About carrying their light: I’ve always liked writing about my experiences with the gods, and I’ve had a long-standing hope that my experiences would be useful or interesting to someone who is in the same place I was not that long ago. I try to write from a personal perspective, and share my own views and practices. Sometimes I get carried away with theological or philosophical rambling; a side effect of thinking too much all the time. Posts aren’t always consistent, as I am burning the candle at four different ends these days, but I try to make them worth reading when I can post.
I have a deep love for my gods and my community that fuels everything I do. I hold that divine love and the experience of it to be the most sacred part of my practice, above being historically-informed or research-based. While my practice is rooted in the spirit of antiquity (being Kemetic Orthodox), I firmly believe that as a priest and devotee it is the relationship between deity and man that makes a religious practice worthwhile. It is also that relationship and that divine love that moves me to write about my gods. If I didn’t love Them, I wouldn’t want to talk about Them, I think.
About the author: I came to the Kemetic religion when I was 17 years old and just about to start college. I joined the Kemetic Orthodox beginners’ class just as my first semester started and never looked back. I am a child of Wepwawet and Sekhmet-Mut; I am a beloved of Bast, Nut, Khonsu and Nebthet. I am also heri-sesheta for Wepwawet. The gods I deal with primarily are my Parent deities. My Beloveds are more like the supporting cast in my religious life, though no less necessary or loved. I do not blog in any sort of official capacity for the House of Netjer, nor am I any kind of expert on ancient Egyptian theology. I just share my experiences and hope for the best.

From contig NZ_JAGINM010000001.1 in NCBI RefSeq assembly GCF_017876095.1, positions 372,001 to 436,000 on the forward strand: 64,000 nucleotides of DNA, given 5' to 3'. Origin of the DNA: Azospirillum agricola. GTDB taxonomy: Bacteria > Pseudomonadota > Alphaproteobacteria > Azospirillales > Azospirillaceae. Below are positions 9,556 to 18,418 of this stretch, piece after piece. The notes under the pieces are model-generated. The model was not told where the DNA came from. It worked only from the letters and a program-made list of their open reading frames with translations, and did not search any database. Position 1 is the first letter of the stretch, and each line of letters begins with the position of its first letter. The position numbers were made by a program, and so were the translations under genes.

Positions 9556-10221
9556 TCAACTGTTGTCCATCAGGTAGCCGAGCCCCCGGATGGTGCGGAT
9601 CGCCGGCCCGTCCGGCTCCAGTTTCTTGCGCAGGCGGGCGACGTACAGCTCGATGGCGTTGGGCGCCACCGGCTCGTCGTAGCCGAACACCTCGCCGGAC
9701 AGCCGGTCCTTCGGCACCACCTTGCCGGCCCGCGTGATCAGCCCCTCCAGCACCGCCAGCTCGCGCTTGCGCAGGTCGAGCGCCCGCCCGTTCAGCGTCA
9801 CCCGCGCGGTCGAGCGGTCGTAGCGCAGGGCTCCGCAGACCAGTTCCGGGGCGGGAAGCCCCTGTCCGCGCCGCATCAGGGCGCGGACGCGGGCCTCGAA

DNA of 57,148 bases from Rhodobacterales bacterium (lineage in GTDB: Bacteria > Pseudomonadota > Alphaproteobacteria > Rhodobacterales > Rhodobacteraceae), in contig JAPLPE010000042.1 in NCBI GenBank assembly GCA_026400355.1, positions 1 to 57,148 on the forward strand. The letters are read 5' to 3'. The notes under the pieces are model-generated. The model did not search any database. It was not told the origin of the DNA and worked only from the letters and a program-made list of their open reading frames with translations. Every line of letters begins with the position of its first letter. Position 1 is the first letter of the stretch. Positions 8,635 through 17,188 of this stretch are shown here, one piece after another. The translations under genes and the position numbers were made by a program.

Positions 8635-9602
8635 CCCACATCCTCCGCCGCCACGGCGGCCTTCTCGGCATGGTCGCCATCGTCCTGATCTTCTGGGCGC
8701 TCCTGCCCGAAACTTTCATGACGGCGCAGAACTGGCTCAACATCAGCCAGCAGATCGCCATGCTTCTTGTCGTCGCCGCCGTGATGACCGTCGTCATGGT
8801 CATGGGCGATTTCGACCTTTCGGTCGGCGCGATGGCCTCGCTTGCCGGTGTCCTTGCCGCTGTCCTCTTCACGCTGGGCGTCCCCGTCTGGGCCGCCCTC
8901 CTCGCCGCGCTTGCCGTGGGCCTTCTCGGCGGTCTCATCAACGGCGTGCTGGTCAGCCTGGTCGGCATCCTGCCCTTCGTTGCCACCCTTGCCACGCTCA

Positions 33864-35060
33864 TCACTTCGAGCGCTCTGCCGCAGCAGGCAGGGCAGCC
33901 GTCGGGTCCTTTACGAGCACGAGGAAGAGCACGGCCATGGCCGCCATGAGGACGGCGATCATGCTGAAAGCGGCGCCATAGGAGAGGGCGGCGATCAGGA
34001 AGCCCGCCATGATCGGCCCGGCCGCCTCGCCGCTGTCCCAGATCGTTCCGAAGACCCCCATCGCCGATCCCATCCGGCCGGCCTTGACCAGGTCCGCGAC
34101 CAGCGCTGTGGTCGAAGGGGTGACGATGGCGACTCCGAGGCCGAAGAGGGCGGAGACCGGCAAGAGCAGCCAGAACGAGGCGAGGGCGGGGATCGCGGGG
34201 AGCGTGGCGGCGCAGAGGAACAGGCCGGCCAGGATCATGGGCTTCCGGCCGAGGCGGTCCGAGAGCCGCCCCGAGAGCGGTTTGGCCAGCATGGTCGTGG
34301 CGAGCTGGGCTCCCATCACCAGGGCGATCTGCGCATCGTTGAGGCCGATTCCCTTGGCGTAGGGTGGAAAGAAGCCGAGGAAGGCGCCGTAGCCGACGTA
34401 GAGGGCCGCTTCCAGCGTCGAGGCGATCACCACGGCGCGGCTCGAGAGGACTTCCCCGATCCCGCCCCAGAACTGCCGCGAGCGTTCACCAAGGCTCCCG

On the mundane side of things, I work as a licensed counselor in a mental health setting. I live with my husband, our shepherd/husky mix, Riza, and our two cats, Hardison (the boy-cat) and Kharis (the sweet baby girl). In 2021 we welcomed a daughter into our family, and as of 2022 I decided to stop updating this website as my focus has shifted off of the spiritual and on to the mundane.